Dave Keene had colon cancer and wouldn’t be sure until after surgery whether it would kill him. What he did know for sure was if it did, his young son would eventually forget the sound of his voice.
Keene, a veteran engineer in the gaming industry, used his time before surgery to develop an iOS app that would change that. He created everyStory, a kind of digital photo album that includes audio attached to each photo.
Keene’s surgery was successful and he is cancer-free, but that only accelerated his determination to bring the cloud-based service to the public.
“You don’t know your survivability until after surgery so there was about a 30-day period where I lived in abject fear,” Keene told Cult of Mac. “I wanted to find something I knew would stick around. I wanted him to know how beautiful I thought his mother looked on our wedding day while he looked at that photo.”
Human beings are on pace to make close to 1 trillion photos this year and apps are springing up all of the time on how best to manage our memories, preserve the pictures and, of course, share and pass them onto future generations. Because these pictures largely remain digital, gone will be the old shoeboxes full of pictures that get passed on in families.
Keene said he was always a “picture guy” but wanted to know more about the people in his own family’s treasure trove of photos. Unless a note was scribbled on the back or a family member with knowledge was present, the meaning of the photo was lost.
everyStory is cloud-based. When you use the app to import the photo from your computer or camera roll, you can record your voice to give a photo life. The audio file remains embedded with the photo and once shared with loved ones, they too can record a message to go with the photo. The app also has a feature so that you can use your iPhone to scan analog photos.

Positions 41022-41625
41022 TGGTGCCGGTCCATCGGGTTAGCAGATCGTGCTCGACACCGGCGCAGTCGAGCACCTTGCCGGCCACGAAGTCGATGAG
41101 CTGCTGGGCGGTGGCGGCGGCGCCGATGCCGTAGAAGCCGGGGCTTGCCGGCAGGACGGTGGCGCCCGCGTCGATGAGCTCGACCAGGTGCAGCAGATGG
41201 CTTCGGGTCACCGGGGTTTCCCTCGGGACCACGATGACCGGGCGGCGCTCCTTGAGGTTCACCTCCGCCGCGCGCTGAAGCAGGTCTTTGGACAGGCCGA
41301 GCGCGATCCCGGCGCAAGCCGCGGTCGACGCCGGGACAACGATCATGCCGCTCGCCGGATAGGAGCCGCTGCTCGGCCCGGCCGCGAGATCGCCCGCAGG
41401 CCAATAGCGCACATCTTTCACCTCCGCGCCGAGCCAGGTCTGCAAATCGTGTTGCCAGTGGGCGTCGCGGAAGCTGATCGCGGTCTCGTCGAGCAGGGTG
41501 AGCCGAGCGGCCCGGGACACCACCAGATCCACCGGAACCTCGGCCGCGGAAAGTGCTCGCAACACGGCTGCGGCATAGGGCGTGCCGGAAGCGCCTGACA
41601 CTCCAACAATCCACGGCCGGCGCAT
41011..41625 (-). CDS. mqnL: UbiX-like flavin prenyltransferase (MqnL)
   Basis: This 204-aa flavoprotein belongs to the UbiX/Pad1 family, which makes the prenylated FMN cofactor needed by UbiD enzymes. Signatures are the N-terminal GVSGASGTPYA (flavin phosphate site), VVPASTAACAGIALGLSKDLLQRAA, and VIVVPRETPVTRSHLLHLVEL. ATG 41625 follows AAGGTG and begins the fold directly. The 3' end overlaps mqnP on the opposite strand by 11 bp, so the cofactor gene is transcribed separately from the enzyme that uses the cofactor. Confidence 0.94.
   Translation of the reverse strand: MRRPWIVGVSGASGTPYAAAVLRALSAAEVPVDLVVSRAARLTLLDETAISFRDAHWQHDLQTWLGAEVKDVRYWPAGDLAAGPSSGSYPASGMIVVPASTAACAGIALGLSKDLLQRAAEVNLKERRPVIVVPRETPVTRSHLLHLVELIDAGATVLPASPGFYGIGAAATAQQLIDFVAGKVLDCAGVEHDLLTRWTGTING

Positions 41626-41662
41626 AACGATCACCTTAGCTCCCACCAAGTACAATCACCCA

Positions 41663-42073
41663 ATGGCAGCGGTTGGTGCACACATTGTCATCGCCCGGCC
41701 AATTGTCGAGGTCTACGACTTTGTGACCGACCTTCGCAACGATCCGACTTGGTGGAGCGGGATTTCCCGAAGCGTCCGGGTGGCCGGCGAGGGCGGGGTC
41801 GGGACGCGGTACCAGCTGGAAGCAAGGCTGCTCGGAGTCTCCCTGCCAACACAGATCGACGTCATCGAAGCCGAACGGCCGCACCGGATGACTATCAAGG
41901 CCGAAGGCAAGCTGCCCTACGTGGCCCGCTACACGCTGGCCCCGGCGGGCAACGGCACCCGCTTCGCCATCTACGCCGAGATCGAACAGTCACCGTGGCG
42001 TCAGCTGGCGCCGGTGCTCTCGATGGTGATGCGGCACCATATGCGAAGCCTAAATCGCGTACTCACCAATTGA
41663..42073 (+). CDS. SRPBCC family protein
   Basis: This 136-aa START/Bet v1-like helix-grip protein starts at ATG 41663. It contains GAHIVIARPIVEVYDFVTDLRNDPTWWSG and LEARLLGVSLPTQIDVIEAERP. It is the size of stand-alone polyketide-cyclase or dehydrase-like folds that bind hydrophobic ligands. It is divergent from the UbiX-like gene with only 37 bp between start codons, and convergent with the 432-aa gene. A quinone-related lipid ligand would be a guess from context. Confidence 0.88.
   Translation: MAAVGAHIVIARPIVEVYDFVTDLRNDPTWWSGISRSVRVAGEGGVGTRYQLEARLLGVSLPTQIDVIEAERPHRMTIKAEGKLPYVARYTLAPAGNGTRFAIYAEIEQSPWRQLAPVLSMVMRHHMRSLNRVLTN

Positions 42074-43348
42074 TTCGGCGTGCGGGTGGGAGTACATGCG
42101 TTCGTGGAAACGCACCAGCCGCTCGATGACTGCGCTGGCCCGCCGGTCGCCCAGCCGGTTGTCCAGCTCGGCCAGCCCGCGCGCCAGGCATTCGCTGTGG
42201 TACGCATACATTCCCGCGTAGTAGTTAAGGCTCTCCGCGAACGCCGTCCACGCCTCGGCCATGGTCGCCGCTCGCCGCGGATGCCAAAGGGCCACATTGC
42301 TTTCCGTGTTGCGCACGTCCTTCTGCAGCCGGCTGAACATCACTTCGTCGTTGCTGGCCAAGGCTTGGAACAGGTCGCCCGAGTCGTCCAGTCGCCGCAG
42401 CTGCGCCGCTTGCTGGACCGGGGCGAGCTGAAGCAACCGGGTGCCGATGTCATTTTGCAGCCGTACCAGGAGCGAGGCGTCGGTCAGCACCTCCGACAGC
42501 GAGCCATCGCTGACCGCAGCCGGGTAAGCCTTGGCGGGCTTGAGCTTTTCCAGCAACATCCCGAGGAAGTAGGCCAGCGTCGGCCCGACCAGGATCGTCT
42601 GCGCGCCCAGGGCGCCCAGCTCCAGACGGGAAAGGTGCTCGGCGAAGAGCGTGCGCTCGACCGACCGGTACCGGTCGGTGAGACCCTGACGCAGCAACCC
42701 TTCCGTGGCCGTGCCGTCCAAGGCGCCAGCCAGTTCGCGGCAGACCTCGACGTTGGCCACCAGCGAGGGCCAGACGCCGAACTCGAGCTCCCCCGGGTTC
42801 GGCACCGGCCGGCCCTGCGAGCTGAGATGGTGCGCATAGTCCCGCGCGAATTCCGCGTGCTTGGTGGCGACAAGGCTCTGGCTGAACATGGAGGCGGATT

everyStory, available today in the iTunes Store, will store unlimited audio and up to 500 photos for free. Sign up before the end of September and users can get free space for an additional 1,000 photos. everyStory plans to introduce premium options early next year to give users the capacity to store more audio and photos.
Keene, the father of two, has been obsessive in using everStory during beta testing. He has used the app to make multiple albums, the largest one with more than 470 photos and sound files that total more than an hour’s worth of audio.
“I like to take pictures of the kids at play during the day and then at night, we will look at them together and I will record them talking about the pictures,” said Keene, who is CTO of everyStory. “What I realize is I am getting an archive of how my sons’ voices are changing.”
MacPhun, which creates photo-editing software for Mac users, has partnered with everyStory to give users free access to two of its apps, LostPhotos and Snapselect. LostPhotos allows you to quickly find photos that are buried in emails. Users who get a premium membership with everyStory will also receive one of MacPhun’s desktop photo editing apps.
everyStory is also developing an app for Android users.